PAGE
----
Kevin Lomangino is the managing editor of HealthNewsReview.org. He tweets as @KLomangino.
We’ve long been calling for news stories to address cost when they discuss new health care interventions.
But it’s exceedingly rare – if not unheard of — for cost to figure prominently in nearly every story about a new drug approval.
Yet that’s what we saw in the coverage of Novartis’s innovative new leukemia therapy Kymriah, whose $475,000 price tag proved impossible for most journalists to ignore.
Predictably, there was a great deal of discussion and disagreement as to the implications of this staggering figure.
STAT, citing Wall Street analysts and the complex process needed to make the customized drug for each patient, called the nearly half-million-dollar price tag “a bargain” in its headline (one of two stories from STAT on the approval – more below).
Whereas The Guardian, citing a patient advocate group, said the astonishing figure reflects a “completely broken” drug pricing system in the U.S.
We think that any mention of cost in a story about health care is almost always going to be a good thing. And it was great to see the New York Times putting the $475,000 figure right in its headline.
To provide any reasonable understanding of where this figure comes from and whether it’s justified, however, news stories needed to explore both the pharma and consumer/patient perspective.
And while they may have done an excellent job reporting on the science and clinical aspects of the treatment (issues I’m not going to focus on in this post), some stories tilted perceptibly in favor of the pharma narrative on costs.
CNN, for example, seemed to justify the price by referencing a Novartis pledge that “patients who do not respond within a month of treatment will not be charged.”
The Times carried the same disclaimer and compared the price of Kymriah to the cost of bone marrow transplants. A Novartis official said that procedure, also used to treat leukemia, can reportedly cost anywhere from $500,000 to $800,000.
Missing from both of these stories was an acknowledgment that 30 days is an exceedingly short window to determine whether patients are deriving any meaningful benefit from the drug.
STAT, in an editorial co-authored by noted drug pricing expert Peter Bach, MD, called attention to this concern and called it a “fair criticism” of the Novartis approach. Bach wrote: “In the pivotal trial of Kymriah, 25 percent of patients who at first responded to the drug had disease progression by six months.”
Vinay Prasad, MD, an oncologist at Oregon Health and Sciences University, emphatically called for a much wider window for refunds. Writing on Twitter, he said that Novartis’s definition of treatment failure will preclude many payers from getting their money back despite patients receiving little if any benefit. He said the company should issue a refund for any relapse within three years.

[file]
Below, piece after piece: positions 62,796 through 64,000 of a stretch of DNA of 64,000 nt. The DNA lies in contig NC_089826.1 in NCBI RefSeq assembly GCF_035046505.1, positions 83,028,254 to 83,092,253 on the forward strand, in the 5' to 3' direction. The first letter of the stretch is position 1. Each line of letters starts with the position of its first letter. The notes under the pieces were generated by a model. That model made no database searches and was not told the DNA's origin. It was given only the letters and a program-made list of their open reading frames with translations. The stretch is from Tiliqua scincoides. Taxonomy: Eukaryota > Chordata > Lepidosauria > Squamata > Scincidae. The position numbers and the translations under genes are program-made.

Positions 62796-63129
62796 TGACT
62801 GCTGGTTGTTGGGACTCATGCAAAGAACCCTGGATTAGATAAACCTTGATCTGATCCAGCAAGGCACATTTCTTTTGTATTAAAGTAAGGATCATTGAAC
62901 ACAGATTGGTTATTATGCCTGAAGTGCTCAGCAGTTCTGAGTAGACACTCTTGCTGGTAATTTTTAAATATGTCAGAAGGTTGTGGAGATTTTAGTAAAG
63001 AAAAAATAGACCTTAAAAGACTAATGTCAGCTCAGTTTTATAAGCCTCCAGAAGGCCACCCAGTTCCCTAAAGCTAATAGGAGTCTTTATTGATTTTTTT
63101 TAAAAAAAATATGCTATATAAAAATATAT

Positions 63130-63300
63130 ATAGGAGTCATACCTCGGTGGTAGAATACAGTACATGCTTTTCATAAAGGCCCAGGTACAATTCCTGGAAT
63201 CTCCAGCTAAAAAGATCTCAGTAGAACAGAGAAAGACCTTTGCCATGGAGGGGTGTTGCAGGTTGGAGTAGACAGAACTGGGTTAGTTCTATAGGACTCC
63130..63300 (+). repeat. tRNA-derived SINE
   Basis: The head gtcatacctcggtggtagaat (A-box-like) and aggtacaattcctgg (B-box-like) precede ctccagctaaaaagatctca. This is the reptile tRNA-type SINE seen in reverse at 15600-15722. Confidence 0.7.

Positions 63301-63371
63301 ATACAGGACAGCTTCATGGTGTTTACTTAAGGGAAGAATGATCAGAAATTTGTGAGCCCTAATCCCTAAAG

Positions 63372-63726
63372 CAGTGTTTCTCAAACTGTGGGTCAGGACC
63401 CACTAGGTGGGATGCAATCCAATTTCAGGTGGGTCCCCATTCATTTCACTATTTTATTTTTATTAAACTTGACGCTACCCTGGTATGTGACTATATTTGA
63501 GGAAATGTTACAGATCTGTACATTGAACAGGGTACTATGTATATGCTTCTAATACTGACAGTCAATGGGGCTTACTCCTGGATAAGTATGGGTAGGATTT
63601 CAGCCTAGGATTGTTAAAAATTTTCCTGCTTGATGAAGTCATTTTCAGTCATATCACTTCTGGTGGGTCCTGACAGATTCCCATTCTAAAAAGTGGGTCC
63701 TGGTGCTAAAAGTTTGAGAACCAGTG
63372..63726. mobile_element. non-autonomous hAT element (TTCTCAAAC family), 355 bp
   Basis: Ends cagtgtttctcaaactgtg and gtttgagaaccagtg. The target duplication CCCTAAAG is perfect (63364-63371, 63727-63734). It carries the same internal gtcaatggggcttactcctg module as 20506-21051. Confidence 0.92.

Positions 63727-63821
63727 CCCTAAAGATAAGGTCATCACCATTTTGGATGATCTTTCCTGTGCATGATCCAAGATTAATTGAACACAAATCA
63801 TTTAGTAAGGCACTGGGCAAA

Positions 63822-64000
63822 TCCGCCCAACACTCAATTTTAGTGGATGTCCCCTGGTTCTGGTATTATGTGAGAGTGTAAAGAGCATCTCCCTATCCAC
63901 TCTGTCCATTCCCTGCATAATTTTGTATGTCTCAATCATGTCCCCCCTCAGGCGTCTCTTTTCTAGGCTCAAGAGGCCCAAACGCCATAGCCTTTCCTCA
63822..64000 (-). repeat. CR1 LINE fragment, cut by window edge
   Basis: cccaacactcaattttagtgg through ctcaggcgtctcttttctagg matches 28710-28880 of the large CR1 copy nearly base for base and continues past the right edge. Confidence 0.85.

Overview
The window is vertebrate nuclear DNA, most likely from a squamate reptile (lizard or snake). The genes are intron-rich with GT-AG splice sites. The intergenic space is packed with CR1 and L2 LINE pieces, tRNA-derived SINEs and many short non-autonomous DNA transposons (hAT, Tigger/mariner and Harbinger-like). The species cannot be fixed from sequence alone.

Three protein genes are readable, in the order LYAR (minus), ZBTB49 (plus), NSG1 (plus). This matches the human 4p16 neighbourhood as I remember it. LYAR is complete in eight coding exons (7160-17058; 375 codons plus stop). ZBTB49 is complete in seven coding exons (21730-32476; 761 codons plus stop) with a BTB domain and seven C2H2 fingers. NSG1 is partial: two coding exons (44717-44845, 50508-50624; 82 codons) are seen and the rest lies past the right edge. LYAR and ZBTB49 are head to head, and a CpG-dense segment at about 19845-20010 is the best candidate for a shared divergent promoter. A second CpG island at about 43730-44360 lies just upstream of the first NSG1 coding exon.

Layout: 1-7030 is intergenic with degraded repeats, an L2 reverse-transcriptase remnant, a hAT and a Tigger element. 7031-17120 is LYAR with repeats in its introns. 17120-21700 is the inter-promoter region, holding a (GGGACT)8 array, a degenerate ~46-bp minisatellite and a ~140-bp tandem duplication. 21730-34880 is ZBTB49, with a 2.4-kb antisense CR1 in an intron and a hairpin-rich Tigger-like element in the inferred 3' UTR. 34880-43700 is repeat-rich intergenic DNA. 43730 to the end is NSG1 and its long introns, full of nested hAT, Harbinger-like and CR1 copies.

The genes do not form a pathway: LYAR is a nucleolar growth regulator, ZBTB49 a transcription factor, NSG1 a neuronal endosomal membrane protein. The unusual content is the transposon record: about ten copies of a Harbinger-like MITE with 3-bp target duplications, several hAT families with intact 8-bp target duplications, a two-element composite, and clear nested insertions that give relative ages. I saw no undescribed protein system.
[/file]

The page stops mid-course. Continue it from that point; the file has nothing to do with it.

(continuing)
— Vinay Prasad (@VinayPrasad82) August 31, 2017
And what about that comparison to the cost of bone marrow transplants?
Walid Gellad, MD, Co-Director of the Center for Pharmaceutical Policy and Prescribing at the University of Pittsburgh, told me he didn’t think the comparison was a fair one. He noted that the transplant costs cited by Novartis represent the total cost of the transplant, “including weeks in the hospital, staff, meds, supplies, etc. The $475K for the Novartis product does not count any of those items.”
In other words, $475,000 represents the price of the drug only and the other costs still need to be factored in.
As STAT wisely pointed out in its investor-focused coverage, those additional costs may make Kymriah much less of a “bargain” for patients and insurers.
To get Kymriah, patients will have to travel to one of just 32 sites around the country. From there, doctors harvest patients’ white blood cells and ship them off to a Novartis facility in New Jersey where they can be edited and mailed back. The entire process takes about 22 days, the company said. And the $450,000 price tag covers only Novartis’s role, not the costs of travel, hospitalization, or any drugs needed to tamp down Kymriah’s side effects.
A truly complete discussion of Kymriah’s price would also address the significant public investment that led to its approval. And that’s something we saw in stories from NBC, NPR, and The Guardian, all of which referenced the criticism of the advocacy group Patients for Affordable Drugs.
Whereas pharma companies often justify their high prices by citing huge research and development costs, David Mitchell, president of Patients for Affordable Drugs, says that’s no excuse in this case.
“But let’s remember, American taxpayers invested over $200 million in CAR-T’s discovery. To date, Novartis has not acknowledged the significance of taxpayers’ investment, and the company declined to detail its own investment.
While Novartis’ decision to set a price at $475,000 per treatment may be seen by some as restraint, we believe it is excessive. Novartis should not get credit for bringing a $475,000 drug to market and claiming they could have charged people a lot more.
The drug pricing system in America is completely broken. Until policy in this country changes, the vicious cycle of patients struggling under high drug prices will continue.”
Here’s the analysis that’s the basis for the $200 million tally.